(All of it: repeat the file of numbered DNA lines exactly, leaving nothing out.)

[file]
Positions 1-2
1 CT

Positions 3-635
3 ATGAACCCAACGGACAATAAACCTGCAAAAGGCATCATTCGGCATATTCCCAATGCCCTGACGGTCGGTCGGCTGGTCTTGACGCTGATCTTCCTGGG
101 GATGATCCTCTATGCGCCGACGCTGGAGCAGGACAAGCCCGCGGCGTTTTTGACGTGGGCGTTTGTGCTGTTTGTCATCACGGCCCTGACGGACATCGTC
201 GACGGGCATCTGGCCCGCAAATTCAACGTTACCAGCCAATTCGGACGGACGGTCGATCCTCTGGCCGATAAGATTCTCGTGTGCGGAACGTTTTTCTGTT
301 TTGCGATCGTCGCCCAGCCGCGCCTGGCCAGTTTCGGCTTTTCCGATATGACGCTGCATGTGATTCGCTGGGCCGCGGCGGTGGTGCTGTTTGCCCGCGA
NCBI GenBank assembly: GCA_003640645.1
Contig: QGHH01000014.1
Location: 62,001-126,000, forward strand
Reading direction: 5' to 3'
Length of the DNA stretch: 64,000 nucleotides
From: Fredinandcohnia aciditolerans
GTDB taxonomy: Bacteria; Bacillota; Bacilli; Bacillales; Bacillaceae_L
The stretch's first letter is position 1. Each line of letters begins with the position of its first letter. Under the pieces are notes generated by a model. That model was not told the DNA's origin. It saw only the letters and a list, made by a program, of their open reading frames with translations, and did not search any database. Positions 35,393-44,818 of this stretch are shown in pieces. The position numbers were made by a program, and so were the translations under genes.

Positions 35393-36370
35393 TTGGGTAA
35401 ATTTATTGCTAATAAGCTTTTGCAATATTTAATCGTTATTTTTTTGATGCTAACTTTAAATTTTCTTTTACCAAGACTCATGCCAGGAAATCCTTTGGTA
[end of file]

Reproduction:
Positions 1-2
1 CT

Positions 3-635
3 ATGAACCCAACGGACAATAAACCTGCAAAAGGCATCATTCGGCATATTCCCAATGCCCTGACGGTCGGTCGGCTGGTCTTGACGCTGATCTTCCTGGG
101 GATGATCCTCTATGCGCCGACGCTGGAGCAGGACAAGCCCGCGGCGTTTTTGACGTGGGCGTTTGTGCTGTTTGTCATCACGGCCCTGACGGACATCGTC
201 GACGGGCATCTGGCCCGCAAATTCAACGTTACCAGCCAATTCGGACGGACGGTCGATCCTCTGGCCGATAAGATTCTCGTGTGCGGAACGTTTTTCTGTT
301 TTGCGATCGTCGCCCAGCCGCGCCTGGCCAGTTTCGGCTTTTCCGATATGACGCTGCATGTGATTCGCTGGGCCGCGGCGGTGGTGCTGTTTGCCCGCGA
NCBI GenBank assembly: GCA_003640645.1
Contig: QGHH01000014.1
Location: 62,001-126,000, forward strand
Reading direction: 5' to 3'
Length of the DNA stretch: 64,000 nucleotides
From: Fredinandcohnia aciditolerans
GTDB taxonomy: Bacteria; Bacillota; Bacilli; Bacillales; Bacillaceae_L
The stretch's first letter is position 1. Each line of letters begins with the position of its first letter. Under the pieces are notes generated by a model. That model was not told the DNA's origin. It saw only the letters and a list, made by a program, of their open reading frames with translations, and did not search any database. Positions 35,393-44,818 of this stretch are shown in pieces. The position numbers were made by a program, and so were the translations under genes.

Positions 35393-36370
35393 TTGGGTAA
35401 ATTTATTGCTAATAAGCTTTTGCAATATTTAATCGTTATTTTTTTGATGCTAACTTTAAATTTTCTTTTACCAAGACTCATGCCAGGAAATCCTTTGGTA